Theater Club tackles Greek tragedy
By KAREN SHADE, 6/6/2005
Greek tragedy seems to rarely make an appearance in Tulsa and even less likely in the form of one adapted by Ted Hughes.
But the late English poet laureate's version of Euripides' little known classic "Alcestis" will open at 8 p.m. Thursday at the Nightingale Theater.
Craig Walter, a co-founder of Theater Club who is producing "Alcestis," said Theater Club had been interested in bringing a Greek play to the stage for some time, but he and others in the group wanted something that a contemporary audience could more easily relate to.
They found "Alcestis."
In the play's opening, Queen Alcestis is dying. She has agreed to take the place of her husband, King Admetos, who had been fated to die while in his prime. The only way for the good king to escape his fate is if someone else is willing to die in his place.
"The translation itself is very modern and we wanted to do a Greek play. But, most Greek plays, you have something like, 'O behold the mighty Zeus!' and that's not very interesting. The Ted Hughes version was very modern and it's just lovely to speak," Walter said.
Hughes adapted other Greek works, including "Oedipus" and "The Oresteia."
In the both versions, Apollo's introduction to "Alcestis" outlines a world where Death comes to the door and spiteful gods seek revenge against men and gods alike -- clear markers of Greek tragedy.
In Hughes' take, however, Apollo acknowledges the most powerful of gods as the "maker of the atom," and Death likens the death of Admetos to a nuclear bomb. Such contemporary references exist beside classical Greek columns and a mix of both modern and classic costume details, Walter said.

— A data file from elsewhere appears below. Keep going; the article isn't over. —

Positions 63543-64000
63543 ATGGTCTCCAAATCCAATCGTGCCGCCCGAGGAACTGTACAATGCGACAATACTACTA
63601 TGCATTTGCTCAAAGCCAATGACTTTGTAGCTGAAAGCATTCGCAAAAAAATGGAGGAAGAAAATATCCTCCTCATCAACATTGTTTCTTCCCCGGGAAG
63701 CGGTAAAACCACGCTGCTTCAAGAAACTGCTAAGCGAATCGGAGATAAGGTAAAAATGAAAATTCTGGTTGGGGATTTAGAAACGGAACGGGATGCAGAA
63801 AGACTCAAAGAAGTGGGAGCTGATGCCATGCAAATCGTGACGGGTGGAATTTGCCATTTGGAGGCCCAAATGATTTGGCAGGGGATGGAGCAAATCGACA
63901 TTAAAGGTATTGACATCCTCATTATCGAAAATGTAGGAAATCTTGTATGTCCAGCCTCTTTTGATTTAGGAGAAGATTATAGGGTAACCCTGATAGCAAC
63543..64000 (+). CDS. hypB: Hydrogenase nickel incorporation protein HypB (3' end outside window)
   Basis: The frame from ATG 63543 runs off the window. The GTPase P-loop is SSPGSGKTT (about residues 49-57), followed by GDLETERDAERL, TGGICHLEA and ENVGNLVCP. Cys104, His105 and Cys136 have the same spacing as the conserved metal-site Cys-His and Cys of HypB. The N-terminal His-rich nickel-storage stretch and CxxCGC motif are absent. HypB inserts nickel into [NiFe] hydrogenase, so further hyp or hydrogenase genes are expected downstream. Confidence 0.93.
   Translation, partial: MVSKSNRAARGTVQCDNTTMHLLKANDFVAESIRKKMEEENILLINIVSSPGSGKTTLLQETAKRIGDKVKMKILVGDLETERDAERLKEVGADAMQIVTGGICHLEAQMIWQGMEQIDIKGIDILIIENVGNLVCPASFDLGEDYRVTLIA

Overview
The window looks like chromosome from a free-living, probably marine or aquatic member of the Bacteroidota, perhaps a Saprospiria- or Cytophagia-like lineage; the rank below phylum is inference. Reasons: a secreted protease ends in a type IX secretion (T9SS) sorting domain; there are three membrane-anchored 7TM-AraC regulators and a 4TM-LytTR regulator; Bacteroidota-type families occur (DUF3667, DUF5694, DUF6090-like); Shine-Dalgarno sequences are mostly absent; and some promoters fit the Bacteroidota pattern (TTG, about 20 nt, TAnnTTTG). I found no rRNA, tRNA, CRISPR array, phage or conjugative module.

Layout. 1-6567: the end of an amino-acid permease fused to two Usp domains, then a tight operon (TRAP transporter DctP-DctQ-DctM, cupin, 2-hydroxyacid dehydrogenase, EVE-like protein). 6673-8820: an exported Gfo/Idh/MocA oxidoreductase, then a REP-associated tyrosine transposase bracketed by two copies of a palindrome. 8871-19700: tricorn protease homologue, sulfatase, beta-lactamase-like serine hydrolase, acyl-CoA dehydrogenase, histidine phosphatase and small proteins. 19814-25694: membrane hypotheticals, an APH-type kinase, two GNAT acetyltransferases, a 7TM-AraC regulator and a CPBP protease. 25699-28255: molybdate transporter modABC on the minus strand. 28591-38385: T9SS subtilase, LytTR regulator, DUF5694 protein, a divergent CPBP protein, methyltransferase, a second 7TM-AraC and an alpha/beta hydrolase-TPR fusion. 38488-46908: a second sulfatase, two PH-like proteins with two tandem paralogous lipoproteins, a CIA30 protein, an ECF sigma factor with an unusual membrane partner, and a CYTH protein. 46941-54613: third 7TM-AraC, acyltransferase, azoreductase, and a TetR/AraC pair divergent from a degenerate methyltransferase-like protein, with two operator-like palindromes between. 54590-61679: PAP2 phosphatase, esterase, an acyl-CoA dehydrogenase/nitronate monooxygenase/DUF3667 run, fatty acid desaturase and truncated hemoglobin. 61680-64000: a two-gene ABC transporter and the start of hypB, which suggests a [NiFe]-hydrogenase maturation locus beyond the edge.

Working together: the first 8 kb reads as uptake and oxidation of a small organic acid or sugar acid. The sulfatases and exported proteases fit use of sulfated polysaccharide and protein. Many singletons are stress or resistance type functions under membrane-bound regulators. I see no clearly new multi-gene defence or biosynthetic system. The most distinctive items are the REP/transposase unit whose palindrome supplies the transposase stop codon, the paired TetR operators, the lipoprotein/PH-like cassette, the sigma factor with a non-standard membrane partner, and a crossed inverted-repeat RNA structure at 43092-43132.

"I think this world (on stage) is so different from our world, and it's really an odd old spirit. It kind of takes a turn in the middle. It's even odd for a Greek spirit. It's tragic, and then here comes Heracles and it turns into almost a farce, and it's really funny. Then, it turns tragic again," he said.
Bryan Reed, who plays King Admetos, said the role was one of the most difficult he had encountered.
"There's a lot that I like about him. He's the hardest one I've played so far -- the perfect mix of arrogance and vulnerability and all sorts of elements in one," Reed said.
Sometimes it's difficult to like a guy who would let his beloved die in his place, but sometimes "you want to feel sorry for him," Reed said.
In the title role, Valerie Stefan makes a comparably brief appearance on stage -- less than 15 minutes -- but she will make it count, she said.
"There's a good chance that this show could change my life," Stefan said. "This story is about life and death and love. It's amazing."
In her own life, Stefan is dealing with death in the family.
"I really understand it now. A really important thing about the show is that everybody wants to find that person in their life important enough that you would actually give your life up for them," Stefan said. "I think that's amazing, and there are people out there who would do that. . . . That's a heck of a love story to me."
Stefan's interpretation will be just one thrown into what could be a fresh, if complicated, and, at times, bizarre telling of a story that's been around since antiquity.
The cast includes Stefan, Derek Adams, Stephanie Colburn, Matt Garrett, Valerie Hill, David Jefferies, Liz Masters, Mark Miller, Bryan Reed, Kristin Ruyle, Dale Sams, Sean Stefanic, Jason Watts and Sherry Whisman.
"Alcestis" will play at 8 p.m. Thursday through Saturday and June 16-18, and at 7 p.m. June 12, at the Nightingale Theater, 1416 E. Fourth St.
Tickets are $10. For reservations or more information, call Theater Club at 557-8012 or e-mail a note to firstname.lastname@example.org.